NBC10 News teamed up with the American Red Cross to raise funds for victims of Hurricane Sandy, and we are still collecting donations online!
The “NBC10 Hurricane Sandy Relief Fund” day-long event took place on Monday, Nov. 5 from 6 a.m. to midnight.
- UPDATE: During the phone bank NBC10 raised $460,000 for the cause. And, almost $113,000 of that came from viewers call-in pledges.
Nine out of every 10 dollars you donate will stay here locally to help assist victims of Sandy.
Donations will continue to be accepted on NBC10.com. Just click on the "Donate now" link. You may use your Visa, MasterCard, American Express or Discover credit card to make your charitable donation.
“In times like this our No. 1 priority is to serve and support the community,” said Eric Lerner, President and General Manager of NBC10 News. “Many of our viewers have strong connections to these devastated towns, and indeed some of their fondest memories are along the Jersey Shore. We hope people will donate whatever they can in this time of need.”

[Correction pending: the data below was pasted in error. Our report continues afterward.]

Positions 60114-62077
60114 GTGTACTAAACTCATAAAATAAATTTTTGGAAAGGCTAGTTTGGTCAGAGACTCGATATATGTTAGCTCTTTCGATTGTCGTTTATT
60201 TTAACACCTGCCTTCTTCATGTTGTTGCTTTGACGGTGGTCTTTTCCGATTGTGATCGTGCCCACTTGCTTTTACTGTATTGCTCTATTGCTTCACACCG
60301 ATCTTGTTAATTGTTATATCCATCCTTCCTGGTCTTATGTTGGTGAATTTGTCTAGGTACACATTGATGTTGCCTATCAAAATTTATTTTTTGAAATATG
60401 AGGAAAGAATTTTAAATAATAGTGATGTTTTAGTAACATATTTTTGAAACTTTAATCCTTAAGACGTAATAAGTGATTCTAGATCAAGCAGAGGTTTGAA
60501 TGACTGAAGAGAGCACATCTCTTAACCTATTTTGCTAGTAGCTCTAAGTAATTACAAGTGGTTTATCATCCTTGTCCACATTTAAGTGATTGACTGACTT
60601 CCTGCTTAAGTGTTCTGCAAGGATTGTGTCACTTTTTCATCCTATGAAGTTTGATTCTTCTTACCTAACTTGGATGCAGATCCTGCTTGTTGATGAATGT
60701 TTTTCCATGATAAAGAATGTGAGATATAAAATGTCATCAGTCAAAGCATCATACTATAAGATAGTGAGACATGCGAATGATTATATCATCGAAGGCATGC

If you can't make a financial donation, you can help by donating your time. We are teaming up with the United Way to gather 120 volunteers to help answer calls and take donations in our call center at our Bala Cynwyd studios. If you are interested, please sign-up here. You will also find other opportunities to volunteer with organizations in your community that need help assisting victims.
“There are many in our region who need the community’s support right now, and we at United Way are committed to doing all we can to support relief efforts, especially engaging volunteers to help disaster response and recovery efforts,” said Jill Michal, President and CEO of United Way of Greater Philadelphia and Southern New Jersey. “Now is the time to Live United, and we are harnessing the power of volunteerism to support the American Red Cross and similar organizations in need of volunteers during this difficult time.”
Hurricane Sandy made landfall in our area on Monday causing major flooding, extensive electrical outages and millions of dollars in property damage. The effects of the devastation are expected to last for several weeks or more.